Churches Seek Clarification for Which Entities Can Adopt Pre-Approved Plans

An informal position taken by the IRS is indicated by it excluding mention of non-qualified church-controlled organizations (non-QCCOs) from the ability to rely on pre-approved plans.

In December 2018, chief executive officers of Church Alliance member organizations submitted letters to key Congressional leaders urging resolution of an important policy issue facing members’ retirement programs.

According to the Church Alliance, the issue relates to the recent position taken by the Treasury Department and IRS, under which certain church-affiliated organizations are barred from sponsoring church retirement income account plans offered under section 403(b)(9) of the Internal Revenue Code. PLANSPONSOR has learned that the “position” the letter refers to was an informal position by the IRS, as they told entities that had submitted 403(b)(9) volume submitter plans for an opinion letter that they would not allow for inclusion of non-qualified church-controlled organizations (non-QCCOs).

The informal position is indicated by the IRS excluding mention of non-QCCOs from the ability to rely on pre-approved plans. On its website, the IRS says churches and qualified church-controlled organizations (QCCOs) may rely on a 403(b) prototype plan’s opinion letter regardless of whether the plan is a standardized or nonstandardized plan conditioned on the adopting employer’s accurate representations that it is a church or qualified church-controlled organization.

PLANSPONSOR also learned that after legislation was introduced addressing clarification of retirement income account rules relating to church-controlled organizations, the IRS said they would no longer say it was not permissible for inclusion of non-QCCOs in pre-approved plans, but under their discretion in what they allow for pre-approved plans, they would still not issue a letter if the plan allowed it.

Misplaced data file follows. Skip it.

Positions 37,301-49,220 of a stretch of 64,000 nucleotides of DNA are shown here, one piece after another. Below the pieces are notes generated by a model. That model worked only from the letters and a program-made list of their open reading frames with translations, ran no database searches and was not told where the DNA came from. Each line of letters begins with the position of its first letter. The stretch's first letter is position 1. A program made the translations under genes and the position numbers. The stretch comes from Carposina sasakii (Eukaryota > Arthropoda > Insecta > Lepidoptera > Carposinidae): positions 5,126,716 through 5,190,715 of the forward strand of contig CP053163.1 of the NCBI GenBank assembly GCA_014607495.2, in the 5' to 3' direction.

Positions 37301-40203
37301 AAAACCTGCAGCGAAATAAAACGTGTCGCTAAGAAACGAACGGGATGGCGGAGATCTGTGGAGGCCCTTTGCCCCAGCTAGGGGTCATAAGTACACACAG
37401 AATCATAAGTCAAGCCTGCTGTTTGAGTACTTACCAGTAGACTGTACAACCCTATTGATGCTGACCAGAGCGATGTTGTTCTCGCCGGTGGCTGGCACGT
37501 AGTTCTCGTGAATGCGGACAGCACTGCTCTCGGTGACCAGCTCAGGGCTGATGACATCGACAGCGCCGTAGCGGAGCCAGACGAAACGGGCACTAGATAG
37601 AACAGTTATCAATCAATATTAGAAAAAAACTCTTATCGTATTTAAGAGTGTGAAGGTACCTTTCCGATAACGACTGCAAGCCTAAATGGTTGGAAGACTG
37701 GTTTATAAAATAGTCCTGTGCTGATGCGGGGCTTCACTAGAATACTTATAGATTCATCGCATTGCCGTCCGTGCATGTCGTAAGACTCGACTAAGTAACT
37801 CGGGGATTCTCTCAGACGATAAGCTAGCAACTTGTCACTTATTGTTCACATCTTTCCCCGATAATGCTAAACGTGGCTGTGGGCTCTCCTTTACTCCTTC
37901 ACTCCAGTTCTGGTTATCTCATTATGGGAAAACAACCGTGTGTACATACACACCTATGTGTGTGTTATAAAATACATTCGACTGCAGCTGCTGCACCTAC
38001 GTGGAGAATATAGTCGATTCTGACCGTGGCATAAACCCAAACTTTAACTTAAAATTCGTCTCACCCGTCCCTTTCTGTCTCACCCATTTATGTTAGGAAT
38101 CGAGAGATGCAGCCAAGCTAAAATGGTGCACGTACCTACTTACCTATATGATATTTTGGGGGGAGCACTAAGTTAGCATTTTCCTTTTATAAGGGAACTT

“The recent Treasury Department and IRS position disregards more than 30 years of practice, precedent, and clear statutory language. As a result, employees of church-related nursing homes, daycare centers, summer camps, preschools, colleges, universities, hospitals, and other social service organizations stand to lose access to the unique plan features they have come to depend upon in these church plans,” one letter says. The letters encourage lawmakers to pass the clarifying legislation.

This issue for 403(b) plans is similar to the issue brought by lawsuits against mostly health care organizations challenging the church plan status of their defined benefit (DB) plans.